Three takeaways from Maryland basketball as team heads into an 11-day break

The Maryland men’s basketball team did its best to put its disappointing 62-60 loss at Purdue last week in the past, with a pair of victories over Loyola.

First the Terps took care of Loyola Chicago, 55-41, in Saturday’s Charm City Classic at Royal Farms Arena. Then they dispatched Loyola Maryland, 94-71, on Tuesday at Xfinity Center.


Maryland (9-2) has 11 days off before its next game, Dec. 22 against Seton Hall (6-3), which beat then-No. 9 Kentucky, 84-83, in overtime Saturday at Madison Square Garden.

Here are three takeaways for the Terps heading into their break:


1. Maryland coach Mark Turgeon has apparently decided his team only goes eight deep, including five freshmen.

The fact that Turgeon used redshirt senior forward Ivan Bender and redshirt sophomore forward Joshua Tomaic each for only three minutes in what was essentially a blowout against the Greyhounds was a sign of where the Terps are headed with their rotation.

Though things could change in the next couple of weeks in practice, and Turgeon has a history of changing his mind, it’s become abundantly clear that he wants his team to play faster, and neither Bender nor Tomaic have close to the athleticism of freshman Ricky Lindo Jr.

As long as his two big men, sophomore center Bruno Fernando and freshman forward Jalen Smith (Mount Saint Joseph), can stay healthy — and out of major foul trouble — there appears to be no reason why Maryland won’t have the two playing together, or one of them with Lindo, or a lineup with one of them and four perimeter players.

Freshman forward Ricky Lindo Jr. played a season-high 24 minutes in Maryland's win Saturday over Loyola of Chicago in Baltimore.

2. Serrel Smith Jr. could become a big weapon off the bench as the season goes on.

After a shaky first month, including a 10-minute stint at Purdue when he seemed so nervous he couldn’t catch the ball, the freshman shooting guard put together back-to-back good performances against the Loyolas.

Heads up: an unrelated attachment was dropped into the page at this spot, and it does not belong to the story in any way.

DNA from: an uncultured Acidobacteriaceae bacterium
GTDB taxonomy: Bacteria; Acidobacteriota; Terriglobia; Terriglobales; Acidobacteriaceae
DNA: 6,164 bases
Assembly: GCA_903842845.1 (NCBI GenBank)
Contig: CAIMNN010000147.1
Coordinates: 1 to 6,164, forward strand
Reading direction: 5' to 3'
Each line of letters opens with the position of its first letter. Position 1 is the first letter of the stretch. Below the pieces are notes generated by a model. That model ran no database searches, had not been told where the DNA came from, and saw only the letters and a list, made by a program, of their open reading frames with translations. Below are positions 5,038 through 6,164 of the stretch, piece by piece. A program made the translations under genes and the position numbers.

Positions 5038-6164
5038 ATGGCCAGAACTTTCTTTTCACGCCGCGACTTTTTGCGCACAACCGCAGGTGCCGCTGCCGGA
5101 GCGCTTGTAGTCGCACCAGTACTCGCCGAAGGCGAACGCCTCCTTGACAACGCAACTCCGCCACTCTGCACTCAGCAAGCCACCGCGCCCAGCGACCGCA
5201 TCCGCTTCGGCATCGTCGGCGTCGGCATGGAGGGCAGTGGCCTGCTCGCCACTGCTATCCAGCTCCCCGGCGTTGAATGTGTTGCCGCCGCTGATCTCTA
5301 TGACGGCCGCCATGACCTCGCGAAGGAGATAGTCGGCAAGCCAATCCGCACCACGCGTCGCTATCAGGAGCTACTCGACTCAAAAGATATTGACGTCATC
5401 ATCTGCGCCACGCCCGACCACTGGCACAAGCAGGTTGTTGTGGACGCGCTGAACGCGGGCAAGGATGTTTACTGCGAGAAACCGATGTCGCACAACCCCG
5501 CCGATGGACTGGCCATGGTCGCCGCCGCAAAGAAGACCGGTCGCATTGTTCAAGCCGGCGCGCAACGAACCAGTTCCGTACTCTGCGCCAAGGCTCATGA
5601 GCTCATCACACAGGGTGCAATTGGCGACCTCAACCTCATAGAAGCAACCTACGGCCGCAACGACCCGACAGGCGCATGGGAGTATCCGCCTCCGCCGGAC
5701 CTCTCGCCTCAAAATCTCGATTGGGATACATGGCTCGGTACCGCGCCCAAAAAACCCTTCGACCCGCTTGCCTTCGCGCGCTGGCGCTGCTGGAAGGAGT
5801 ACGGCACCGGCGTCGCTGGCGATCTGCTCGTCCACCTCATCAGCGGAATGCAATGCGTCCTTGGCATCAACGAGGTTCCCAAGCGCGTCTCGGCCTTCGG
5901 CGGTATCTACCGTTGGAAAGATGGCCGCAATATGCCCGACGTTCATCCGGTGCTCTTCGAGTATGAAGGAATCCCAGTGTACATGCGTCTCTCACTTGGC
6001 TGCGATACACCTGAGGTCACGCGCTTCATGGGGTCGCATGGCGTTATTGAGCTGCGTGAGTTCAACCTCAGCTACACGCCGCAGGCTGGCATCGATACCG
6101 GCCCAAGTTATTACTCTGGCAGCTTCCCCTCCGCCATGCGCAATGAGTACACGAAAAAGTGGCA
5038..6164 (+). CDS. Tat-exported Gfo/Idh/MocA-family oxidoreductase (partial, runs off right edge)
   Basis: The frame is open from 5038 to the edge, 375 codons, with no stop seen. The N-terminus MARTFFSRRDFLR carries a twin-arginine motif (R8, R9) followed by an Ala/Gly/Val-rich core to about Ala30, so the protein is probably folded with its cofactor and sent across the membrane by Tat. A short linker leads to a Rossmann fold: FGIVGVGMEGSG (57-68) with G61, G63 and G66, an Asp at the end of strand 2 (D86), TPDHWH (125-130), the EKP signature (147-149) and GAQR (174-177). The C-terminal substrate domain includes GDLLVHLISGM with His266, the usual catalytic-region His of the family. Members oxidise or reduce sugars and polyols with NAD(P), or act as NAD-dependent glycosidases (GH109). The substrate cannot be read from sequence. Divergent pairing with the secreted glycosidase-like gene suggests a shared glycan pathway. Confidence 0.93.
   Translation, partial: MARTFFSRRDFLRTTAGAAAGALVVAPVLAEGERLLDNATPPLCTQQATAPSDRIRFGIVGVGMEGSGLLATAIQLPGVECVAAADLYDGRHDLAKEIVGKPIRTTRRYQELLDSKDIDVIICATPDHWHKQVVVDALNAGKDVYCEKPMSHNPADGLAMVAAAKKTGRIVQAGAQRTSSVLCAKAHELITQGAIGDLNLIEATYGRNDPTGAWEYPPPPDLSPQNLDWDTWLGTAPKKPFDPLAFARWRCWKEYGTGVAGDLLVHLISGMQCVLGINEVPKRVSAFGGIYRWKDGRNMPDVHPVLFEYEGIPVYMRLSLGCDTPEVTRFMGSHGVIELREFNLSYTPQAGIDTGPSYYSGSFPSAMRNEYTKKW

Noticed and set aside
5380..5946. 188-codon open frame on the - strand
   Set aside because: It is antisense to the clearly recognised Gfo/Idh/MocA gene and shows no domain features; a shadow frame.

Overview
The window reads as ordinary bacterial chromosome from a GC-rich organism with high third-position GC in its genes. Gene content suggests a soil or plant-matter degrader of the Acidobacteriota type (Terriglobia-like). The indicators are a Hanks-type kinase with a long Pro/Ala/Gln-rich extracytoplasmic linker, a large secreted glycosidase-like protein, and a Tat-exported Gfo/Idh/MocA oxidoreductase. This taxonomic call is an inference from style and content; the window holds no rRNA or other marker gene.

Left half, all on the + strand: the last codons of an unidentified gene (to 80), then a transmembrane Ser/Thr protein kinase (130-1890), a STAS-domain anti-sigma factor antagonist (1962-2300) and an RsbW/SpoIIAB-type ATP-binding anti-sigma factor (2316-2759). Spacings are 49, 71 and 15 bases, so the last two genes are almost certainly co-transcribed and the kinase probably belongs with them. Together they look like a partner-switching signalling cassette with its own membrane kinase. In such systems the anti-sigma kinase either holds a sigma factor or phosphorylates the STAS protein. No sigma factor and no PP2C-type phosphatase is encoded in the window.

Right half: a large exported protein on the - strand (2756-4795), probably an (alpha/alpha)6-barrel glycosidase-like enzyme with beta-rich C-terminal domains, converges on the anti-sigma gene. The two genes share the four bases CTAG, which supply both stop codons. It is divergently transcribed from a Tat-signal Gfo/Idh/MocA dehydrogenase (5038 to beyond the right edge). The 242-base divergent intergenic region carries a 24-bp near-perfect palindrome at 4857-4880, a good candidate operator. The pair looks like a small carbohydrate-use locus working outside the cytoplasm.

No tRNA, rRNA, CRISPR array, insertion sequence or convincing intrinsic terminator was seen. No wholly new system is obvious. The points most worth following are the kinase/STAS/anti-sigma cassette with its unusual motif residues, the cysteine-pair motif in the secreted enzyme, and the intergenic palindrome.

Against Loyola Chicago, Smith finished with eight points in 17 minutes, including a pair of 3-point shots in a three-minute stretch of the second half. Against Loyola Maryland, Smith scored 10 points in 19 minutes, hitting his first four shots in the first half, including a couple of 3-pointers, and finishing 4-for-5.

Smith is also starting to do some other things, most notably on the defensive end where he has become one of the team’s most pesky perimeter defenders. As long as he can limit his turnovers — he had just one over the past two games after committing two at Purdue — he could help prevent defenders from collapsing inside.

After scoring just one point in Saturday's victory over Loyola Chicago in Baltimore, Maryland freshman Jalen Smith scored a career-high 20 in a 94-71 rout of Loyola Maryland on Tuesday night at Xfinity Center.

3. The perimeter shooting by both Jalen Smith and Fernando could really open up the floor for Maryland.

As much as Turgeon wants his team to play inside-out to take advantage of having two NBA-caliber 6-foot-10 players at his disposal, the ability of both Smith and Fernando to face up and score from the outside is something that makes Maryland extremely dangerous.

What’s good is that neither Smith nor Fernando seem to have the need to prove they can shoot outside — as Robert Carter Jr. did and Diamond Stone didn’t do three years ago, to the detriment of both in terms of their pro potential. But as they showed Tuesday, Smith and Fernando have feathery touches and for the most part take quality shots.

Just as having two big men who can only post up inside can clog things up if they are playing together, having two with the kind of offensive versatility that Smith and Fernando possess will also open up the floor for Maryland’s guards, most notably Anthony Cowan Jr. and Eric Ayala, to drive the ball.

Maryland will certainly be able to play the old-school inside-out with Fernando and Smith, but the Terps will also be able to pull opposing big men outside as others have done to Maryland and make Turgeon’s team even more difficult to guard.

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